Saturday, June 20, 2009

Three Types of Book of Mormon Evidence: External

In Hugh Nibley's "The Prophetic Book of Mormon", we find three types of evidence for the authenticity of the Book of Mormon: internal, external, and circumstantial. The previous post was about internal evidences. This one is about external evidences.

Again, quoting from "The Prophetic Book of Mormon" by Hugh Nibley:

External Evidence. Our islander has been rescued by a British tramp steamer. Burning with curiosity, he jumps ship in London, rushes to Great Russell Street, and bounds up the steps of the British Museum three at a time. He is now after external proofs for the Book of Mormon. He may spend the next forty years in the great library, but whatever external evidence he finds must fulfill three conditions:

1. The Book of Mormon must make clear and specific statements about certain concrete, objective things.

2. Other sources, ancient and modern, must make equally clear and objective statements about the same things, agreeing substantially with what the Book of Mormon says about them.

3. There must be clear proof that there has been no collusion between the two reports, i.e., that Joseph Smith could not possibly have knowledge of the source by which his account is being "controlled" or of any other source that could give him the information contained in the Book of Mormon.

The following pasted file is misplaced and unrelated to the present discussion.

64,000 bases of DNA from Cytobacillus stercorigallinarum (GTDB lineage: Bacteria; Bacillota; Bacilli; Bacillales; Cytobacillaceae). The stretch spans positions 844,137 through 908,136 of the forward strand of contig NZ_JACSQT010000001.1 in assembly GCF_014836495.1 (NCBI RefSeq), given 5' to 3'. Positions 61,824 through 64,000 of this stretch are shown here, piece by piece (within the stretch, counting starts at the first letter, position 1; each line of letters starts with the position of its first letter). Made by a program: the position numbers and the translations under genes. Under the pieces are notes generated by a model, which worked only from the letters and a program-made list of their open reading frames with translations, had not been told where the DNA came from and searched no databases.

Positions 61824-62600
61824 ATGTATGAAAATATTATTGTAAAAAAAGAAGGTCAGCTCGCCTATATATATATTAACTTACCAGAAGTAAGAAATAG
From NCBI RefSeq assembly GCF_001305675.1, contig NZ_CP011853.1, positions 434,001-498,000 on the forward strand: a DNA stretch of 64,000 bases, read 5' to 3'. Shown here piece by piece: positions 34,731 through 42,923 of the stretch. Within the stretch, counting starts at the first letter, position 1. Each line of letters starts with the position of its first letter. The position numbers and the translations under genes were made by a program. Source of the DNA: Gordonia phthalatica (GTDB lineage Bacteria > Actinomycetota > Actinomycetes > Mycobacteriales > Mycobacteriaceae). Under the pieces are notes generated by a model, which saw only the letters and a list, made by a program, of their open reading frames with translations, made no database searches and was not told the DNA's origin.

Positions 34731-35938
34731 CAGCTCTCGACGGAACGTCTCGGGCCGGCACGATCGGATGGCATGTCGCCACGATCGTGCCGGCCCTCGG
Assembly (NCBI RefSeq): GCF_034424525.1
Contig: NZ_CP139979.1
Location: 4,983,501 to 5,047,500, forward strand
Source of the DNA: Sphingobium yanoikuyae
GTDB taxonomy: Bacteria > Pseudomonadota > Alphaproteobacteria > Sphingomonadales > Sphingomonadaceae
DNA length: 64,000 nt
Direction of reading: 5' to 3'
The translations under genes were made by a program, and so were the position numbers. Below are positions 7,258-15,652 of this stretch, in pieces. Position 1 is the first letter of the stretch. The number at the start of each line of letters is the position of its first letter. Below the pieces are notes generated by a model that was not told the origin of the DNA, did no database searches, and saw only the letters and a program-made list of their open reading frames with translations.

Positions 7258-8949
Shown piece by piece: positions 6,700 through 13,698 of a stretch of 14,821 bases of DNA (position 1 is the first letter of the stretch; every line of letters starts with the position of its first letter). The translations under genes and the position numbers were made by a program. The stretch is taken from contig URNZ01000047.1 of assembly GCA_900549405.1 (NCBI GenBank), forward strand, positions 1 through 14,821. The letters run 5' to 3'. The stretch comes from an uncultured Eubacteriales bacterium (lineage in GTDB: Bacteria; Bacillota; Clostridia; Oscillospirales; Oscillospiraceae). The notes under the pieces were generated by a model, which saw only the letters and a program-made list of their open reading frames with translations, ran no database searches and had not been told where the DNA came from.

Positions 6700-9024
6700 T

The purpose of our studies on Lehi and the Jaredites was to supply information that fulfilled these three conditions, and the purpose of the present articles is to supply yet more evidence of the same type. In criticizing such information one might classify the various items as (a) positive, (b) possible, and (c) doubtful evidence of authenticity. As positive proof, we might accept the evidence of such authentically Egyptian names as Paanchi, Manti, and Hem, or such freakish Jaredite customs as keeping kings in comfortable imprisonment all their days, for these things are clearly described in the Book of Mormon, well established in the secular world, yet known to no one at the time the Book of Mormon came forth. As possible but not positive proof we have a good deal of evidence from the New World; the hesitation to accept this proof as final comes from the inability or reluctance of our secular experts to come to an agreement regarding just what they have found. Until they reach a consensus, our condition number two above remains unsatisfied and the issue unsettled. Finally there are doubtful bits of evidence put forth as proof, but which were better left alone. Thus while the Book of Mormon says that mountains rose and fell during the great earthquakes, the presence of the Rocky Mountains does not prove a thing, since the Book of Mormon does not pretend for a moment that mountains were never formed at any other time or in any other way. Such "evidence" only does harm.

Next Up: Circumstantial Evidences

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